Written by Kelly Herbst, Astronomy Curator for the Virginia Living Museum. Updated every two weeks, more or less.

Wednesday, February 15, 2012

Let My Armies Be the Rocks and the Trees and the...Reptiles of the Sky?

A long title, isn't it?  And those who enjoy the Indiana Jones movies know what it's based on.  Although apparently, Charlemagne never said anything of the kind.

Reptiles of the sky?  Really?  You betcha.

Reptiles are much on our minds these days at the Virginia Living Museum, as this coming weekend is Reptile Weekend at the museum.  If you're in the area, and ever been fascinated or frightened by reptiles, I suggest you come check it out.  Those who love reptiles will find amazing and wonderful species to delight you...and those who are not such big fans might just learn a little, and discover that reptiles are a vital part of the Earth's ecosystem.

But what does any of that have to do with the sky?  Lots!

The night sky is filled with images seen by people who lived thousands of years ago.  We call these images constellations.  Many, but not all, come from the ancient Greeks.  Today there are 88 officially recognized constellations, and among them, you can find 5 reptiles in the sky.  I thought you might interested in meeting them.

Of the five reptiles in the sky, three are snakes...probably the reptile which elicits the strongest response from people.  Snakes are fascinating creatures. Their most important job is keeping us all from living hip deep in rodents, and for that, I thank them (I confess I'll take a snake over a mouse ANY day - especially in my house).  So let's check out the snake constellations first.

Serpens the Serpent is kind of intertwined with another constellation - the now-infamous zodiac intruder Ophiuchus the Serpent-Handler.  While the Sun doesn't linger for many days in this constellation near the ecliptic, it does so in the winter, meaning that the best time to see Ophiuchus and Serpens is in the summer.  Look to the south around 9pm during the summer months and see if you can spot a kind of coffin shape.  That's Ophiuchus.  The serpent is wound around him, and extends out as a trail of faint stars to either side of the coffin.  I don't know what kind of snake Serpens is supposed to be, but he's big...maybe he's a Reticulated Python?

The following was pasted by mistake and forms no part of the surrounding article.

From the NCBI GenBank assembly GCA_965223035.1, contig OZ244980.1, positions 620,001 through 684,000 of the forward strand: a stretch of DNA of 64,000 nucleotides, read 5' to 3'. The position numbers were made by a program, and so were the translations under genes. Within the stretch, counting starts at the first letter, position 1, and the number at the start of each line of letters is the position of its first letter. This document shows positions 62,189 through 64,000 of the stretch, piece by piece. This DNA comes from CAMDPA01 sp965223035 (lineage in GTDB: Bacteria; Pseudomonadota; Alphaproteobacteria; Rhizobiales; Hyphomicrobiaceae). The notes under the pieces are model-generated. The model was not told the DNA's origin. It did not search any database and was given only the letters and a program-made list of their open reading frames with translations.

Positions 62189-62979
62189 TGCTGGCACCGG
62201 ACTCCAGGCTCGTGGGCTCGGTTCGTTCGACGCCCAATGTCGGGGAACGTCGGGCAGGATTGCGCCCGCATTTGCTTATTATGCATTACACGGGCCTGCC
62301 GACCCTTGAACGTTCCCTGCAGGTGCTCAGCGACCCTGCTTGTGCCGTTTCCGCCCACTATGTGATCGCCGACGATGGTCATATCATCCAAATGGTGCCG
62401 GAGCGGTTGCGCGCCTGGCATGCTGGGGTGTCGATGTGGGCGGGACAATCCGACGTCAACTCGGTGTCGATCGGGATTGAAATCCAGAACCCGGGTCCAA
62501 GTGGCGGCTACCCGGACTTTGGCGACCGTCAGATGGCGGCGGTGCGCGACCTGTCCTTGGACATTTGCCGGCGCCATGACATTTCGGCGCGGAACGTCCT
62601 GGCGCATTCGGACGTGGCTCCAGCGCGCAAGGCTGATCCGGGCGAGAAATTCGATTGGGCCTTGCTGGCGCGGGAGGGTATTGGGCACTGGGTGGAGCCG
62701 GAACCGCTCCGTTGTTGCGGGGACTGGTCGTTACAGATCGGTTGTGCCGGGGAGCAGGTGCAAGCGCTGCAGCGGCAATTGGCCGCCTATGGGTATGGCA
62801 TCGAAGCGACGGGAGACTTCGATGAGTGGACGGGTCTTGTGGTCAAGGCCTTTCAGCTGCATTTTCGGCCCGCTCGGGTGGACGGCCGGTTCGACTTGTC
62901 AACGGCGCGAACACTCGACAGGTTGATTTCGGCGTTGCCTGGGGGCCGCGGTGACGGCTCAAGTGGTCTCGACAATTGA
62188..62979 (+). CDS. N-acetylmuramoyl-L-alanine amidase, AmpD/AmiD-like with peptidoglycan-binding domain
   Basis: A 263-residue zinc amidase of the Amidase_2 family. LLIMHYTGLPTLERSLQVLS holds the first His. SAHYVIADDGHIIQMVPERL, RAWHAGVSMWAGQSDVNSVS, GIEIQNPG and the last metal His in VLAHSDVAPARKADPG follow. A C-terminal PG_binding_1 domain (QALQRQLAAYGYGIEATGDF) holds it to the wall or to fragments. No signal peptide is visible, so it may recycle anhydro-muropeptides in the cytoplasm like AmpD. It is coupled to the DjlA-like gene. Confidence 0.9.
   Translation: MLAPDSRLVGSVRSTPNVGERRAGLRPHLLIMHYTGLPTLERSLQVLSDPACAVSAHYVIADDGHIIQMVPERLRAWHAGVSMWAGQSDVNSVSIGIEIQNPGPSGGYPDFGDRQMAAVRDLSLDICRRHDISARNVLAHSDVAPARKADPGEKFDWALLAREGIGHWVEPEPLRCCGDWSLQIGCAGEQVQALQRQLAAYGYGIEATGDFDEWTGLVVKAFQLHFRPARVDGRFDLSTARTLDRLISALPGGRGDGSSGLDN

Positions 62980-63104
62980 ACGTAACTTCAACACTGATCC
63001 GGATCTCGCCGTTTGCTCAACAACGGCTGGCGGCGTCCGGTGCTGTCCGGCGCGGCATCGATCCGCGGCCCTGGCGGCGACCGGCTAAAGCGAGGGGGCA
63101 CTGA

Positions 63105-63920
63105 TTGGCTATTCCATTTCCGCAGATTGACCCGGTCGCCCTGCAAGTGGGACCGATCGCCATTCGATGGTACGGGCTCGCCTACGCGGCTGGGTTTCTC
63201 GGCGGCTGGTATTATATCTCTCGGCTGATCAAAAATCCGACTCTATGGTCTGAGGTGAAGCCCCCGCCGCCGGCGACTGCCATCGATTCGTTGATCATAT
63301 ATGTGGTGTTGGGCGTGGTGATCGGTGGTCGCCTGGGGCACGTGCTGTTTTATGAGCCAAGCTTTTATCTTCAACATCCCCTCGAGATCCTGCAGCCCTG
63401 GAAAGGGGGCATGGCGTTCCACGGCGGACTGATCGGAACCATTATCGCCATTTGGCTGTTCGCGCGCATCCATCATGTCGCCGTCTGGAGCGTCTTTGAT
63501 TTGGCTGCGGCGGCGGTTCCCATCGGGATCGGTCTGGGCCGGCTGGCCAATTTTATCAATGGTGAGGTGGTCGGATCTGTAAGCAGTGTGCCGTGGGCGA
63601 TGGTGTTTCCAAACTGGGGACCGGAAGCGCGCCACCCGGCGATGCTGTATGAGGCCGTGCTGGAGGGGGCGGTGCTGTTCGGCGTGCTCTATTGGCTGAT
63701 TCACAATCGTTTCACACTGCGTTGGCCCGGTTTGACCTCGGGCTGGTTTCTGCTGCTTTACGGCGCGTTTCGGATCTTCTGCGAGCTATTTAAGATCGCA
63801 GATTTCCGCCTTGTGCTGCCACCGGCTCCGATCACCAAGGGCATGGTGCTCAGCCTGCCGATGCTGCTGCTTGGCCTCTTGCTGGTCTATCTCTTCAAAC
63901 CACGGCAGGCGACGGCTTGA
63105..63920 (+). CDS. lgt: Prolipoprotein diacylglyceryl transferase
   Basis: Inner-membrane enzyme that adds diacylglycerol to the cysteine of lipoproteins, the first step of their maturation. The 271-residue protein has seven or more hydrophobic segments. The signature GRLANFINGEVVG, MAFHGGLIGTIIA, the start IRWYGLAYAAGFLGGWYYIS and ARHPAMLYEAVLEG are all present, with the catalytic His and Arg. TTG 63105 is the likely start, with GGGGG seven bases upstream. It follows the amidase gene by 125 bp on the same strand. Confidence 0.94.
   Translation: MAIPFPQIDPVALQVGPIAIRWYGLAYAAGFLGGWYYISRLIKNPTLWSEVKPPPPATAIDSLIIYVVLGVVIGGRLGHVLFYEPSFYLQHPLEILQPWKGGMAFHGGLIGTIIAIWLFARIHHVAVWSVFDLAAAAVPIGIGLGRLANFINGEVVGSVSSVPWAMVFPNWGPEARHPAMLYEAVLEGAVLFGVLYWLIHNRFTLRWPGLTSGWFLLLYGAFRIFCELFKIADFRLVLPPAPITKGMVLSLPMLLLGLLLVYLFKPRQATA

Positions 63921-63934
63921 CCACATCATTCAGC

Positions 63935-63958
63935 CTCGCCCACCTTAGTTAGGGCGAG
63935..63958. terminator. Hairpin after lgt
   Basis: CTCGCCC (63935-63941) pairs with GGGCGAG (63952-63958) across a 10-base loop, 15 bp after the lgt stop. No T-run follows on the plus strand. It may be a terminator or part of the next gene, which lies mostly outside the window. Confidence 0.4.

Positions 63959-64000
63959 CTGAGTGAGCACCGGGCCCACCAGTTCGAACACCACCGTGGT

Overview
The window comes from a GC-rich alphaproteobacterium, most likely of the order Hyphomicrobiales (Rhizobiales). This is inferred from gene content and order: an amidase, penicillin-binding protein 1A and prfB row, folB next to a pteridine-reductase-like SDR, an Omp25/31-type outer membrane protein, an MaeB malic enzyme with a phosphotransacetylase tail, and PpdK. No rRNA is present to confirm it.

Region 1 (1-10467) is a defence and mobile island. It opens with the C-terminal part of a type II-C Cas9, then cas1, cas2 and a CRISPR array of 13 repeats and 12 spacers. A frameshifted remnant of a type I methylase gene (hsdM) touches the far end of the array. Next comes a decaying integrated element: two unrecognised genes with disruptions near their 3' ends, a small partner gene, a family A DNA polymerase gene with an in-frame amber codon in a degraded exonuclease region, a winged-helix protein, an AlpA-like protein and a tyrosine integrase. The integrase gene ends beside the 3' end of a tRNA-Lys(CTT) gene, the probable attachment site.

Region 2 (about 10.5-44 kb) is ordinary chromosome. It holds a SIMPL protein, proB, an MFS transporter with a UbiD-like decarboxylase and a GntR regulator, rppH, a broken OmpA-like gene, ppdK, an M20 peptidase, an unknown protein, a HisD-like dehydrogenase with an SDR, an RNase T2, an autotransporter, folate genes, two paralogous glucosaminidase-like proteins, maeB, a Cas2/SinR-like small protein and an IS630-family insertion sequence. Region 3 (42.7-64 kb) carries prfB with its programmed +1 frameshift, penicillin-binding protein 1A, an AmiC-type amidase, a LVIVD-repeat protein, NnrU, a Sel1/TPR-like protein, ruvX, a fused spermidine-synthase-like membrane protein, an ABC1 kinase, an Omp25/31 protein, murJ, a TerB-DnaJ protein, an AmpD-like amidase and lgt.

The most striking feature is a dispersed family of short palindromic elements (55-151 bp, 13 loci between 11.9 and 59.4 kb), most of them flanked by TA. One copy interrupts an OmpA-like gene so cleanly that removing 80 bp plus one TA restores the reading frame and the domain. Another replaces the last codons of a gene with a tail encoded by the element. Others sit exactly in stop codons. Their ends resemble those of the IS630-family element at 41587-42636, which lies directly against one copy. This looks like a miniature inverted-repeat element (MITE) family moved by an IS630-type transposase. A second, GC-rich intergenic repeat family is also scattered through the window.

Above: The constellations Ophiuchus and Serpens from Urania's Mirror.  Courtesy Wikipedia.
Below: Reticulated Python.  Courtesy Wikipedia.

Two more snakes can be found in the sky - but you'll only see one of them in Virginia.  Hydra and Hydrus - the Female and Male Watersnakes are widely separated on the sky, and Hydrus can only be seen in the southern hemisphere.  Any readers in Australia - can you find Hydrus in your sky?  It's a fairly small and dim constellation, so it could be quite a challenge.  For local readers, look for Hydra stretching across the southern skies of spring - she'll be visible nicely by 9pm in late March.  Look to the left of Sirius, the brightest star in the nighttime sky, for a small kite-shape.  This is Hydra's head.  Her body is, like Serpens, a long winding trail of stars extending off the kite-shaped head to the left (the image below is left-right reversed, as most constellation images were made in the 18th century - this was God's point of view).  You could even see Hydra at this time of year, if you are out late enough - she'll be in the southern sky tonight by midnight.  There are numerous snakes that you can find swimming about in Virginia...perhaps Hydra is the Brown Water Snake.  As to Hydrus, I'm not sure...maybe the Olive Sea Snake?

 Top: The constellation Hydra by Hevelius.
 Middle-top: Brown Sea Snake.  Courtesy Wikipedia.
 Middle-bottom: The constellation Hydrus by Hevelius.
Bottom: Olive Sea Snake.  Courtesy Wikipedia.

Another reptile in our sky is Lacerta, the Lizard.  Lacerta is almost circumpolar, meaning that it can be seen in our sky on almost every night of the year.  The best time to look for it is, however, in the fall.  The lizard is little more than a tiny, faint squiggle of stars between Cygnus the Swan and Andromeda the Princess.  Since it is so tiny, perhaps this lizard is a Five-Lined husband's personal favorite lizard.  Why?  Because they like to live in the garage and yard and eat the bugs!

Above: The constellation Lacerta by Hevelius.
Below: A juvenile five-lined skink.  Courtesy Wikipedia.

Finally, our last reptile can only been seen from the southern hemisphere is the beautiful Chamaeleon the Chameleon.  If ever you get the chance to travel below the equator, be sure to spend some time checking out the sky - the differences are amazing!  Sadly, not only can we not see the constellation, there are no species of chameleon native to North America (although sometimes people mistakenly call a green anole a chameleon).  So if you want to see one of these amazing creatures in the wild, your best bet is Africa!

 Above: The constellation Chamaeleon by Bode.
Below: A chameleon.  Courtesy Wikipedia.

Or...come to the Virginia Living Museum this weekend!  We'll be featuring a fun game-show style planetarium show "A Sky Full of Scales" where you'll get to see both the constellation and a video of a real chameleon!  Plus you might win a prize!  And you'll get to see some amazing reptiles up close and personal.  Don't miss out on the fun!

Until next time...
Carpe noctem!

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